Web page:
COP27, which kicked off this week in Eygpt, has seen Tuvalu become the first nation at the summit to demand an international fossil fuel non-proliferation treaty, which would see an agreement to phase out of the use of coal, gas and oil.
Tuvalu is a small pacific nation that can speak to the experience of being vulnerable now to the rising sea levels. They have followed Vanuatu, another pacific nation, in their demand to ask for an international phase of fossil fuels.
Kausea Natano, the prime minister of Tuvalu, said that “the warming seas are starting to swallow our lands, inch by inch. But the world’s addiction to oil, gas and coal can’t sink our dreams under the waves.
“We, therefore, unite with a hundred Nobel peace prize laureates and thousands of scientists worldwide and urge world leaders to join the fossil fuel non-proliferation treaty to manage a just transition away from fossil fuels.”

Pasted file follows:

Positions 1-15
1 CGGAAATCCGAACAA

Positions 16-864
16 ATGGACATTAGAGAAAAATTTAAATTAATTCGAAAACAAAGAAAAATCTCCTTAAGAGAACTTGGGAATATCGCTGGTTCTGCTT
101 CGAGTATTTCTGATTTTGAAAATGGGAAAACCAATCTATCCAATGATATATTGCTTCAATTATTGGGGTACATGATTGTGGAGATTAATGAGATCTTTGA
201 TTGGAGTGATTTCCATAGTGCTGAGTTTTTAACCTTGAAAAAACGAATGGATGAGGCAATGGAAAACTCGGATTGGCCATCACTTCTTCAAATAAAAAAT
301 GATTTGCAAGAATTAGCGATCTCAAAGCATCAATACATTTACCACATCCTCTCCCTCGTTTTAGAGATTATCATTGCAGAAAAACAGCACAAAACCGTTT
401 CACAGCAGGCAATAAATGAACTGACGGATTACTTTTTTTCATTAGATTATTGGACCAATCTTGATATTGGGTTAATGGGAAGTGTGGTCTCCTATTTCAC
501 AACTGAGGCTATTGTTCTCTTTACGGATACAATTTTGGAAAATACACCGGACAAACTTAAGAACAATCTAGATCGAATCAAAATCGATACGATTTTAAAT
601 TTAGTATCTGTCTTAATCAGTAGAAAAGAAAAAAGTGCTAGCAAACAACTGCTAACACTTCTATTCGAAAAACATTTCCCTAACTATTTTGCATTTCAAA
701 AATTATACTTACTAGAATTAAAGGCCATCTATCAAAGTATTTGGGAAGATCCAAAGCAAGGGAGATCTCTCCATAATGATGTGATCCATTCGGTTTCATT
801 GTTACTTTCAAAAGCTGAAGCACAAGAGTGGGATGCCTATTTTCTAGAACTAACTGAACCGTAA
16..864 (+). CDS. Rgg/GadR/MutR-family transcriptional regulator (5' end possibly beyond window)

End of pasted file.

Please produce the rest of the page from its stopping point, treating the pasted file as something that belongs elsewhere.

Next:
COP26 was the first time there was a commitment to phase down the use of coals; however, at the time, this didn’t extend to gas and oil.
The primary source of the climate crisis comes from burning fossil fuels as part of the COP27 discussion to centre around the compensation for developing countries who experience displacement and destruction due to climate change. However, it is unlikely that an explicit agreement to phase out fossil fuels will result from COP27.
Harjeet Singh, head of global political strategy at Climate Action Network International. “We know who the victims of the climate crisis are, and we know who the perpetrators are, but we don’t ever discuss fossil fuels, the elephant in the room.”
Countries like Tuvalu are effectively on the front line of climate change. The damage and effect of the climate crisis is not a concept; it is something which is having an impact. Activists will be pleased to see pacific nations using COP27 to call for a phase-down of fossil fuels and will look to other countries to speak out about the need to go beyond the phase-out of coal and look for an agreement to phase out fossil fuels entirely.
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